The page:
There’s more. The Monsanto Years sees Young team up with a band of youngsters (’scuse the pun), called Promise of the Real, featuring Willie Nelson’s sons Lukas and Micah. Presumably, the idea is for Young to tap into their youthful energy and help him connect with a younger generation. The album was recorded at the Teatro theatre in Oxnard, a coastal town half an hour north of LA, where Daniel Lanois set up shop in the late ’90s and recorded and produced classic albums by Willie Nelson, Bob Dylan, and others. 

The Monsanto Years was recorded in typical Neil Young fashion; quickly, nearly live, full of rough edges, and to analogue tape using vintage analogue gear. Yet it turns out that a Pro Tools rig running at 192k was also involved. So just like the LincVolt, a combination of vintage and advanced 21st Century technology was used, and the result sounds downright spectacular; big, panoramic, energetic, gutsy and very alive. All this surely helped in prompting sympathetic reviewers to state that the album sees Young, “at his usually defiant, belligerent and downright hostile best,” and “on angry, brilliant form.” 3-0 to Neil Young?

JOHN HANLON BIO

John Hanlon first worked with Young on Ragged Glory (1990), as an engineer and mixer, and has since worked on a multitude of other Neil Young projects, including Weld (1991), Arc Weld (1991), Unplugged (1993), Sleeps With Angels (1994), Young’s Dead Man soundtrack for the Jim Jarmusch film (1996), Are You Passionate? (2003), Americana and Psychedelic Pill (both 2012). Having been trained in electronics in the Navy and worked in the computer business, Hanlon was hired by a small film sound post-production facility in San Francisco in 1973. He fell in love with tape machines and studio technology in general, played guitar, and later moved to LA, where he was a roadie for several well-known acts, worked as a studio tech at Record Plant Studios and A&M Studios, and eventually landed himself a job at the Beach Boys’ studio in Santa Monica. He went independent in the early 1980s, and did a lot of work with producer David Briggs, known for his pioneering work with Neil Young. The rest, as Hanlon says, “is history,” with much of Hanlon’s current time being taken up working at Young’s Broken Arrow ranch, just south of San Francisco, on the musician’s archives. In addition to his work with Young, Hanlon has over the years also worked with the likes of The Beach Boys, Cat Stevens, Dennis Wilson, Stephen Stills, R.E.M., Jackson Browne, and many others.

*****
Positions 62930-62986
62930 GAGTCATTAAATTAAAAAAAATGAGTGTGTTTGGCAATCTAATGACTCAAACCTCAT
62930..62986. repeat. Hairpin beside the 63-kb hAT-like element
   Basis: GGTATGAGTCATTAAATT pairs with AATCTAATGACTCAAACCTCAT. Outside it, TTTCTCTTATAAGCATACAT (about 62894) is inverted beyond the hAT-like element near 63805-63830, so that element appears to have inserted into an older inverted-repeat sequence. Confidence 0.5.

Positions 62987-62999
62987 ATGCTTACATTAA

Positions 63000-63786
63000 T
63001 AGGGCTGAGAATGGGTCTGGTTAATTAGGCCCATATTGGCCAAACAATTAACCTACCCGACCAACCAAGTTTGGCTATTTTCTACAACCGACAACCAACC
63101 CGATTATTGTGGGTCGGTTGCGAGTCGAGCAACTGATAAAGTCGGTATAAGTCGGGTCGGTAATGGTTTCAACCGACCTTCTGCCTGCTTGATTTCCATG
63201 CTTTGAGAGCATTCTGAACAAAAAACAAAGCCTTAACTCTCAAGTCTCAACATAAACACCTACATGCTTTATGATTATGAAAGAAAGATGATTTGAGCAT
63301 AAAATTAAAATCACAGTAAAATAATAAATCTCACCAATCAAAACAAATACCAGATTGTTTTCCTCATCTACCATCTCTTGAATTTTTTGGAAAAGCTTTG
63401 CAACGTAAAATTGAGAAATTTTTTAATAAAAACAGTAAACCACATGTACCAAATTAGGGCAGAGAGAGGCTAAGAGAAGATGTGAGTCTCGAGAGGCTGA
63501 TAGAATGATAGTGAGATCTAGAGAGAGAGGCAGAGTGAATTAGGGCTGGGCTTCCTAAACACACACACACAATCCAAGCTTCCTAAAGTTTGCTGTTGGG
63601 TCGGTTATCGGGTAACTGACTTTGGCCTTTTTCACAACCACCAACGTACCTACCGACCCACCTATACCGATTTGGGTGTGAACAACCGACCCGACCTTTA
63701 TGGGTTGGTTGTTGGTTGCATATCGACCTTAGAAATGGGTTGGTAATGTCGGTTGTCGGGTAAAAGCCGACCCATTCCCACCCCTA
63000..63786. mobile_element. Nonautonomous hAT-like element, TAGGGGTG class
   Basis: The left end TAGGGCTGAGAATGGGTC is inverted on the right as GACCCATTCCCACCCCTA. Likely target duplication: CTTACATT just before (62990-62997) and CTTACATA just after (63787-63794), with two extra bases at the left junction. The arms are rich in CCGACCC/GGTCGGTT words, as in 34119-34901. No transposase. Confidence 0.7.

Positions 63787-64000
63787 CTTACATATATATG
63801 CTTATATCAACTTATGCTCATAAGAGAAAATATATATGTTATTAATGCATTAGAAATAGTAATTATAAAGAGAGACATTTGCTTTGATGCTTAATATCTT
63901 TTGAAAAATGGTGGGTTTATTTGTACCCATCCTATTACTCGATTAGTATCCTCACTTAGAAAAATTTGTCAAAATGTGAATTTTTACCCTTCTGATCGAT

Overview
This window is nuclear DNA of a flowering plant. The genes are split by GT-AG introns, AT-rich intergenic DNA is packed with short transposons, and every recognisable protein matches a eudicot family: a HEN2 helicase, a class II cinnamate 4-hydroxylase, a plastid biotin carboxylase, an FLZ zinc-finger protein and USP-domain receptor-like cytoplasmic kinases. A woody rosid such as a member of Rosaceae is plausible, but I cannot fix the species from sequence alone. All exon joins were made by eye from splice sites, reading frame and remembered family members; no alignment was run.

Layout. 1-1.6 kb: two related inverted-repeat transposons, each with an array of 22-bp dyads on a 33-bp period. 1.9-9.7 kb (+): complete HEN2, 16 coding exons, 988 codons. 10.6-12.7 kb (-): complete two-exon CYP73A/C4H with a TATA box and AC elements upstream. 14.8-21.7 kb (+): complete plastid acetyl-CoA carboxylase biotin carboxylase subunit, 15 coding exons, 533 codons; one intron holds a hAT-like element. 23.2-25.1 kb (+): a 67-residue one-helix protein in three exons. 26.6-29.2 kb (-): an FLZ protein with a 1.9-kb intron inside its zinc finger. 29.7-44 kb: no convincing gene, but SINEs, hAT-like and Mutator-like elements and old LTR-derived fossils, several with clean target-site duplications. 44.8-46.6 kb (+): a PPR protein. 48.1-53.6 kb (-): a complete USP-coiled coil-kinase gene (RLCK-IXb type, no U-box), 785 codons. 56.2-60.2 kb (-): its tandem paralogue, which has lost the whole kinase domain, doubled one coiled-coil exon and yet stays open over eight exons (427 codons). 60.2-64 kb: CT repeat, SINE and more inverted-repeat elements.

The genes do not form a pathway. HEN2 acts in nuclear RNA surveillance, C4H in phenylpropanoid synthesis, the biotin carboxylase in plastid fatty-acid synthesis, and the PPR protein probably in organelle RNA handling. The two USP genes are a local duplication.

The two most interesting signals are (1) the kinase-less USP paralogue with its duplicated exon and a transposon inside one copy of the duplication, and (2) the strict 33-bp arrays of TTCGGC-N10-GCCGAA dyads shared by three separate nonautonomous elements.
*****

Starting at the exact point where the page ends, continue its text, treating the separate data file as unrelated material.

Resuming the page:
SHIP STIRRER

John Hanlon manned the ship during The Monsanto Years sessions, not only engineering, mixing and co-producing (with Young) the album, but also as the project’s general organiser, studio designer, and trouble-shooter. Perhaps it’s Hanlon’s old Navy and/or electronics background, but he’s extremely precise in his recollections, remembering that he got the first call from Young for The Monsanto Years project on December 17, 2014, saying that he wanted to record a new album… with Promise of the Real as backing band… at Teatro. Hanlon was immediately aware that Young’s simple pronouncement posed some significant challenges.